Leo feels his whole body go tense. He’s been controlling himself so admirably lately in the face of long-buried emotions coming up again like they’ve just been waiting to surface. He’s been doing so well, but when he looks at Jim in the dim light and remembers the feel of their hands pressed together, all he can think about is the whirlwind of loving Jim and how much he never wanted it to end and how he still thinks about their second chance that he’s never officially said he wants.

Leo stares at his reflection in the mirror, cupping water in his palms and splashing his face with it, as if that’s going to somehow calm him. “Savvy will be glad you came.”

“Yeah,” Jim murmurs. “Well.”


“I only partially came for her.” Jim looks apologetic when Leo looks up and catches Jim over his shoulder in the glass of the mirror. “I mean, she sent me the note and I could never have missed this, but I knew that you were going to be here and…”

Leo holds his breath, turning and pressing the small of his back against the sink. “And?” he coaxes, not sure he wants to hear where this is going at the same time that he wants nothing more than to find out what Jim is going to say.

“And I’m a little drawn to you. Always have been.” Jim eases in slowly, tentatively, reaching up to press a hand to Leo’s cheek. Leo can feel his cheeks flush as if they’re on fire and he focuses on steady breaths. He’s not a teenager anymore. He’s a grown man and a doctor, damn it. He can deal with this.

Although, maybe he’s not entirely capable of being calm about this, Leo reasons, because Jim is watching the way Leo grips at the low sinks of the washroom, elbows twisted slightly and presenting strained forearms to Jim like a hawk. He watches Leo like he’s a predator. Leo doesn’t feel hunted so much as he feels wanted, that electricity and adrenaline coursing together to create a singularly unique sensation in Leo’s body.

Like he’s alive and he never really understood how good it could feel until Jim looks at him like that.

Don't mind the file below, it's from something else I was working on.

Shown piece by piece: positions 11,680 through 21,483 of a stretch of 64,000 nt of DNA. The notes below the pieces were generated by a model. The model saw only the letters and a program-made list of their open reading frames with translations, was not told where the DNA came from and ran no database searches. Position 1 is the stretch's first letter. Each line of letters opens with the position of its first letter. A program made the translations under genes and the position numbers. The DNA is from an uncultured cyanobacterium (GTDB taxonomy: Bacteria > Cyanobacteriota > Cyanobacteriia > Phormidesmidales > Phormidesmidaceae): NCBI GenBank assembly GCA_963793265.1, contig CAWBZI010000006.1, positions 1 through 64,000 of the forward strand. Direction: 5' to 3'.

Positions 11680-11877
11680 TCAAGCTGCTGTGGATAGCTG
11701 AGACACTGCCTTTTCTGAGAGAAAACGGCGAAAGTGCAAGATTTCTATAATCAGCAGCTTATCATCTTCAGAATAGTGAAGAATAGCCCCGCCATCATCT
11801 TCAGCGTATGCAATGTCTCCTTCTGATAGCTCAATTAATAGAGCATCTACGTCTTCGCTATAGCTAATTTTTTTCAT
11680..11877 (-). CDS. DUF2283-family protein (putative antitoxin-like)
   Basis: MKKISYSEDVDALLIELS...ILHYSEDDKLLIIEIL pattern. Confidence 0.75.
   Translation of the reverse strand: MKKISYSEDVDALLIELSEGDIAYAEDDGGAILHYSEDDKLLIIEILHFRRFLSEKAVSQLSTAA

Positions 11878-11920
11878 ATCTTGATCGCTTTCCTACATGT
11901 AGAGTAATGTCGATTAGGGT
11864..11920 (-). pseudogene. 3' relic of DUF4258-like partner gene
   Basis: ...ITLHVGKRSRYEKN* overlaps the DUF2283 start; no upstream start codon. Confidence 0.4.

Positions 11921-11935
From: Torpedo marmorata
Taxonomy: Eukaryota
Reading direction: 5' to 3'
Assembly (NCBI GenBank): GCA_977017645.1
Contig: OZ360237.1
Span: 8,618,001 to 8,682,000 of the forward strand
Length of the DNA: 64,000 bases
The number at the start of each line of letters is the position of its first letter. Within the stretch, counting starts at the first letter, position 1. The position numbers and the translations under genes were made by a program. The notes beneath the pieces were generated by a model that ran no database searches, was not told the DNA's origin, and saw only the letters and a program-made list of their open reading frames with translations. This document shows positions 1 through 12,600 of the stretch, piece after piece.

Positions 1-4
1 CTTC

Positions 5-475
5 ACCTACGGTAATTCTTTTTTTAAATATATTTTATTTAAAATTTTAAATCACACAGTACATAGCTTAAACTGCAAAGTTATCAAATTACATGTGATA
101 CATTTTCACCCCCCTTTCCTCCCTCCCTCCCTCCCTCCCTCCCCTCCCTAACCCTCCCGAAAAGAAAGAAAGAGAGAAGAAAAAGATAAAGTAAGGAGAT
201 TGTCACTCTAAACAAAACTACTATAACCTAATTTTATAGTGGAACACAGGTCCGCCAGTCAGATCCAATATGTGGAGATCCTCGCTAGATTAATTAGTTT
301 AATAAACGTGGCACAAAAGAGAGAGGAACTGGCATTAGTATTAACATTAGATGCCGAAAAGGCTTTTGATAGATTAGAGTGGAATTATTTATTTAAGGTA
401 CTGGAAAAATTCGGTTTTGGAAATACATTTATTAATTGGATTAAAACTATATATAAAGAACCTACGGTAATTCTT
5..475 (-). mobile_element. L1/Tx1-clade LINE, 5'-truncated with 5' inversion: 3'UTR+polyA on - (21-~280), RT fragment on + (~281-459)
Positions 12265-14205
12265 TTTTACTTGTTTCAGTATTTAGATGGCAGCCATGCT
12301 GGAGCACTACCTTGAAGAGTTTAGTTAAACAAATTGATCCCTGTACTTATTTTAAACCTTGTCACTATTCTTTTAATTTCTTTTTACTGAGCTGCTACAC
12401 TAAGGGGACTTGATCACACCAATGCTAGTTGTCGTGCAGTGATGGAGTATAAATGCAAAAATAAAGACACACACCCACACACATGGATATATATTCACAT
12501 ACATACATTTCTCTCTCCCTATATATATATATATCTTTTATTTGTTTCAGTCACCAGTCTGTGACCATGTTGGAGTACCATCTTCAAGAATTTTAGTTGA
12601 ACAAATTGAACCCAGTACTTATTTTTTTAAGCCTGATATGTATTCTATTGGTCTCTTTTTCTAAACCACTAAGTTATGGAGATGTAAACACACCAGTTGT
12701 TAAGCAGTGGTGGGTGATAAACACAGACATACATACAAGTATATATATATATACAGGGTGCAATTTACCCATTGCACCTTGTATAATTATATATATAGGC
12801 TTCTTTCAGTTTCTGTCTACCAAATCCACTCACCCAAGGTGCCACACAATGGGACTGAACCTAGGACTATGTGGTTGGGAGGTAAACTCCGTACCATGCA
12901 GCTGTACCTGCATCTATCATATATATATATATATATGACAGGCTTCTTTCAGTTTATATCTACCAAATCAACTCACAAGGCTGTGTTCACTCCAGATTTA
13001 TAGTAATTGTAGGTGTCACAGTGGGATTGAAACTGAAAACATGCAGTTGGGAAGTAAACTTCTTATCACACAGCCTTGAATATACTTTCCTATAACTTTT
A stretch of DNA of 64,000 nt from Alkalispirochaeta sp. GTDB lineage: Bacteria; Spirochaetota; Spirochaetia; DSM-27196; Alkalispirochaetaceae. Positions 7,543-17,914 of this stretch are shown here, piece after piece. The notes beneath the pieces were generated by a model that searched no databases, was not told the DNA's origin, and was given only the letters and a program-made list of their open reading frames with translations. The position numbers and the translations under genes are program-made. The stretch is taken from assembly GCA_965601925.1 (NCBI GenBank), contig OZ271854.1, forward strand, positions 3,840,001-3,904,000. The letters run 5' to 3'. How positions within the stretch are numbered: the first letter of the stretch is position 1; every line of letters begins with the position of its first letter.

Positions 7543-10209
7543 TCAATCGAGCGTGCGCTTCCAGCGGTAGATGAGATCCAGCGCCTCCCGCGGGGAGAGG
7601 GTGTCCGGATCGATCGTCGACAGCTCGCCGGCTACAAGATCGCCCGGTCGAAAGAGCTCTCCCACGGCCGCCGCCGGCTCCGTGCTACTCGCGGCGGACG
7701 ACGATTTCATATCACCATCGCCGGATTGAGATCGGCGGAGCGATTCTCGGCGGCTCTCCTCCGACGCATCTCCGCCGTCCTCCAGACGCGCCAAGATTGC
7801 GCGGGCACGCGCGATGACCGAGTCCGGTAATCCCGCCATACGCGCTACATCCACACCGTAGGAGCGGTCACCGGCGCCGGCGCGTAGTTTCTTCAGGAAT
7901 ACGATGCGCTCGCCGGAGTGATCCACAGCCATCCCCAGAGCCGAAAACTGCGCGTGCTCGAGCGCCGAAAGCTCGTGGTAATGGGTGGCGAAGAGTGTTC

Leo swallows a lump in his throat and leans back, which only presses the cold surface of the sink hard against the small of his back. His shirt slips up and he gasps at the shock of temperature greeting him. It serves to go against how flush his skin has grown in staring at Jim and wondering just what the hell they’re doing there.

“Jim, I...” he ekes out, and the words are thick with his drawl, one of the clearest indicators that he’s out of sorts. “We oughta be getting back.”

“Yeah,” Jim agrees roughly, but rather than stepping away, he presses forward until his hips are inches from Leo’s and his hand is on Leo’s cheek. He seems dazed, almost as bad as Leo himself. Neither of them is in any kind of sane place at the moment, which should make what comes next obvious, but Jim still possesses the ability to shock the hell out of him.

It’s why when Jim leans forward and kisses Leo for the first time in seven years, Leo is actually and honestly shocked.

It’s also why he falls back in time – or so his brain tells him to do – and kisses Jim back, raising a hand to cup his cheek and pull him close. It’s like he’s trying to make up for lost time. It’s like he’s trying to desperately coax Jim back home with a kiss.

It’s like he’s being a cheating asshole, is the thought that comes after that. It’s also the thought that has him pulling backwards in a hurry.

He swallows rapidly, his whole body turning on him and telling him that he needs to ignore rationality and logic and just kiss Jim again before he can do anything like come to his senses. He’s been missing those lips for too many years and they are, at this moment, right there and it would be so easy to just lean forward and demand Jim kiss him again.

He really doesn’t figure he’ll get much argument.

Still, they’re both smart men. He knows better than being a total idiot and making out with his ex-boyfriend in the school auditorium of his sister’s concert – and how’s that for a mouthful. He swallows the lump in his throat, takes every thread of desire and forces it to check out at the door, and then (and only then) when he feels he’s found composure again, does he meet Jim’s gaze.

“We can’t do this,” he says sharply.

He doesn’t even wait for Jim to reply before he brushes past the man and heads back into the auditorium, fidgeting with his collar as if he can’t breathe. He whispers to his mother that he’s going home and he’ll walk, but he just needs to get out of there.

God bless her, she doesn’t ask any questions of him. He’s not sure he could even begin to explain what’s going on in his mind at that moment.


Jim shouldn’t be there.

There’s a summer-storm closing in and the thunder is rumbling on the horizon, giving Jim very little time to actually do this. He’s only come to pick up his duffel bag from McCoy’s truck that Gaila had brought over the other night, needing it for the weekend away that he’s planning. He can only take so much of the town treating him like the lowest of dirt before he needs to get away and remind himself that the world exists beyond this town.